I remember it was beautiful weather as we waited outside a low, chain-linked fence looking into narrow lot. There were many expensive cars, a few unidentified security guys as well as other Cubs employees. I would later find out that some of the people waiting around in that lot were friends and family of the players.
Since Carlos Zambrano hadn't pitched that day, he was one of the first to arrive (and subsequently depart). I also remember Derrek Lee and Ryan Dempster (who actually left by pedaling his bicycle). And there was Lou Piniella who, as he walked toward his SUV turned to the small crowd and uncomfortably waved. I had nearly called out, "Hey Lou, nice double-switch in the sixth inning!" The only reason I didn't was because a small part of me thought it might actually have been the seventh... (And it really was a nice double-switch as the Cubs hung on for a one-run victory that game.)
But the person I remember most from that parking lot was "Fons." Alfonso Soriano.
I hadn't realized it before, but Soriano in person is just a cool dude. It's hard to explain, but as he chatted with teammates, friends and family while holding somebody's little girl for part of the time, his smooth style was readily apparent. Although, some of the fans waiting nearby weren't nearly as smooth as they rattled the fence, waving pens and hats and paper, yelling out repeatedly, "Alfonso! Alfonso pleeeease!"
But Fons kept chatting away, occasionally looking over to the fans, flashing a smile and coolly holding his hand up extending his index and pinky fingers like they do at the University of Texas for "Hook 'em 'Horns." The fans would reach a fevered pitch thinking that this was their chance to get Soriano's attention for an autograph, but understandably, he'd just go back to his conversation. Then after about ten minutes he was gone.
From a purely baseball perspective, I never understood why the Cubs committed $138 million toward Soriano; and it's not really the money that bothered me. What bothered me was the following question: Where does Alfonso Soriano fit on a World Series-caliber team?
Ever since Soriano has come to Chicago, a big debate among Cub fans is where to bat Soriano in the lineup. Some say leadoff (which is where he usually bats), but others say with his power he should be batting fifth.
To make a long story short, Soriano needs to bat leadoff by default. Even though he doesn't steal bases like he used to, the leadoff spot is the only spot in the lineup where he'll see a lot of fastballs, which is what he needs to be a good hitter. (The View from the Bleachers has the numbers here if you're curious.)
As if the confusion surrounding where to place Soriano in the batting lineup isn't enough, there is also confusion over where he belongs in the field. He was brought up by the Yankees as a second baseman, the Nationals moved him to left field, then the Cubs tried to convert him to center field and now he's back in left. While he is fast and has a strong (and accurate) arm for throwing out runners, overall he's not a great defensive outfielder.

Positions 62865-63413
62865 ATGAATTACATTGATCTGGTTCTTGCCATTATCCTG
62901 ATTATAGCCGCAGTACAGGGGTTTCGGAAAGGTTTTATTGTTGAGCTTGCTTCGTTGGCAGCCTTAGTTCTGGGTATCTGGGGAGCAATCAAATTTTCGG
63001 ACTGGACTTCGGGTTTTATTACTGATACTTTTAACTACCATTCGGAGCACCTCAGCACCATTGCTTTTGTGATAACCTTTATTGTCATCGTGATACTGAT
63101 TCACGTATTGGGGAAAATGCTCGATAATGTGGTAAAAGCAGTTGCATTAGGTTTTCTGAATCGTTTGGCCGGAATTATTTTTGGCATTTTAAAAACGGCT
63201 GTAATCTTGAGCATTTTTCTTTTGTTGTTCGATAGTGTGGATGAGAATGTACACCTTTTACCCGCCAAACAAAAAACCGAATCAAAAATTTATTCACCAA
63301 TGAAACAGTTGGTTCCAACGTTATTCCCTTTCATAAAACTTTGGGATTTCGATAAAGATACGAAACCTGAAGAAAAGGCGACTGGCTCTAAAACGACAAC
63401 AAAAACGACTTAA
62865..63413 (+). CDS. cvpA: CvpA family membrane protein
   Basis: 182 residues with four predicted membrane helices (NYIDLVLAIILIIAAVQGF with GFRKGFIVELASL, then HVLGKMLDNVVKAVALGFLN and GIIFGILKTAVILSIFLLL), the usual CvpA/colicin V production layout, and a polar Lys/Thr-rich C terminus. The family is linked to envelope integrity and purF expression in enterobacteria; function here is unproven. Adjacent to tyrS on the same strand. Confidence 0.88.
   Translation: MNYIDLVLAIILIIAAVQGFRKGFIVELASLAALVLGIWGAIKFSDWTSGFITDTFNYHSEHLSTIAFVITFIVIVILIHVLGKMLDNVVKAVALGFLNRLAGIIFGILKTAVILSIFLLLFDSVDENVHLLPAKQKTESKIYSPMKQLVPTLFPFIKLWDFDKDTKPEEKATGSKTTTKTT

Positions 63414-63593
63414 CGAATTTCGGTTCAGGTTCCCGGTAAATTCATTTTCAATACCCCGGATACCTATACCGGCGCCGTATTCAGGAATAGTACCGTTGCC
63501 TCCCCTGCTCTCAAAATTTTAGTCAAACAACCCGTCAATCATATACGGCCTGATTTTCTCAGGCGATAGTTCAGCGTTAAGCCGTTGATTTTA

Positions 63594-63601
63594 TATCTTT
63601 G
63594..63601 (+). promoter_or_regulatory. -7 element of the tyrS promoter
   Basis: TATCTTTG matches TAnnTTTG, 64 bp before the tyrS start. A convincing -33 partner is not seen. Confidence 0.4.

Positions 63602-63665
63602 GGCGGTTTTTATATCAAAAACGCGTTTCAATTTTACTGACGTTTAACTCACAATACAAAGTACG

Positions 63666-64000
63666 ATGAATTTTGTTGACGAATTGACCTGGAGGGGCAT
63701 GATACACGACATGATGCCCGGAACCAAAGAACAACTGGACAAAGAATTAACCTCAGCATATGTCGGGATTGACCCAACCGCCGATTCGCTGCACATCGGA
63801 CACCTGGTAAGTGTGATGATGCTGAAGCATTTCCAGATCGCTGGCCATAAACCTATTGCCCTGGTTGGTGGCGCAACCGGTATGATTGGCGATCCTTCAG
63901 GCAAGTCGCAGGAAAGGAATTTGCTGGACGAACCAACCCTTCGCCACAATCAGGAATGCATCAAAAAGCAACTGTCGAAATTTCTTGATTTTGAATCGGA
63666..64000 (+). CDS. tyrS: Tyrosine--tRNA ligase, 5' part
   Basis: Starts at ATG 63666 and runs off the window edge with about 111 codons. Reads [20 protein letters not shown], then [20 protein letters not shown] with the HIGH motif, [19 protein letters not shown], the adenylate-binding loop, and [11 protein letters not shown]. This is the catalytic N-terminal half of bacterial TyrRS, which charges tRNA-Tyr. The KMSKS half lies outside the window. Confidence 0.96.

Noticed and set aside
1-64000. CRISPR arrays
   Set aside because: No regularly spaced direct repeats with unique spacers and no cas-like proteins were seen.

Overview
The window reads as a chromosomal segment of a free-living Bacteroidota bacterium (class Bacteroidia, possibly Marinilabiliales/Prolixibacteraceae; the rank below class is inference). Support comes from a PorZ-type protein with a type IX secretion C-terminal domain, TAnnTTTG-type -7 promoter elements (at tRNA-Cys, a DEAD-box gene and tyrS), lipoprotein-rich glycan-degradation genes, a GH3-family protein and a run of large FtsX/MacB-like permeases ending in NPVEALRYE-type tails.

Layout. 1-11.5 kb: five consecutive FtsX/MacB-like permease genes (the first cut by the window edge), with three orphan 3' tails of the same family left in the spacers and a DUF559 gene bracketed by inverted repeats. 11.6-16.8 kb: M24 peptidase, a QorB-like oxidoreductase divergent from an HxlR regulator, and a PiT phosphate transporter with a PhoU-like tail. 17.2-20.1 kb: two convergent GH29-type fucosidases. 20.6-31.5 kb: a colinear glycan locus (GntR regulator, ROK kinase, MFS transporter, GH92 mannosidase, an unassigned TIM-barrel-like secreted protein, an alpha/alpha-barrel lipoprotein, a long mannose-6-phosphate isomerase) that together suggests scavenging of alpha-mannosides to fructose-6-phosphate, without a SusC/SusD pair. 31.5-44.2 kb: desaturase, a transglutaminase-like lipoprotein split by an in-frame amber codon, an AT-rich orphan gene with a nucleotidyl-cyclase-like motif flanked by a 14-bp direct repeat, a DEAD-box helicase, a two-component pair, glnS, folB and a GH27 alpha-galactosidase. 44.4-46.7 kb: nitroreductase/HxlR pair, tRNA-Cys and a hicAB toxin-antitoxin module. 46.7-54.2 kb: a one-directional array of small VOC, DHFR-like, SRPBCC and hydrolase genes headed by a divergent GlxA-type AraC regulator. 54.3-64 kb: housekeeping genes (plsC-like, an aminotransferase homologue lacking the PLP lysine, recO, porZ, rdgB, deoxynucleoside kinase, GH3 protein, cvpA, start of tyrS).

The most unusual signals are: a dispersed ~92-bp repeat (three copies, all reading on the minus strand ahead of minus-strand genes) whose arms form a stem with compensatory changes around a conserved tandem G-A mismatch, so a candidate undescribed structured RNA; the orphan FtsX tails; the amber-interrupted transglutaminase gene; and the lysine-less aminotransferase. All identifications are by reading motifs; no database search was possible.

Last season the Cubs had a better record with Soriano than without, but this year they're doing better without him. At the very least, not having Soriano hasn't been a devastating loss to this club.
I often enjoy listening to Steve Stone's take on baseball, and here's what he said recently on his blog regarding Soriano (please note, Stoney's known for his baseball knowledge, not his writing skills):
I believe the Cub fans are starting to realize that with a tragic loss, at least for a while of Alfonso Soriano, the Cubs have won 7 of their last 10 and have won 4 games in a row. I am sure that the Cubs miss that sterling play in left field, they miss all the bases that Alfonso didn’t steal, they miss how artfully he played the off the wall and his occasional solo homeruns. It appears that that 175 batting average, 2 homeruns, 5 runs batted in, the four walks he had taken in 57 at bats coupled with the 11 strikeouts doesn’t seem to be hurting the Cubs very much.Hans Solo? Ouch!
In fact I would venture to say with a leadoff hitter, whoever Lou decides to put there who is actually a leadoff hitter, the Cubs are a better team without Soriano. There, I’ve said it. Anybody familiar with the emperor’s new clothes? If not, understand this, 136 million dollars over 8 years buys you a very accurate arm, a guy that will steal very few bases from here on out because of recurring leg problems and a man who should change the name on his back to Hans Solo, describing the overwhelming amount of homeruns with no one on base that he will hit.
Soriano comes off the DL in a few days. I'll be curious to see how he meshes with the team upon his return.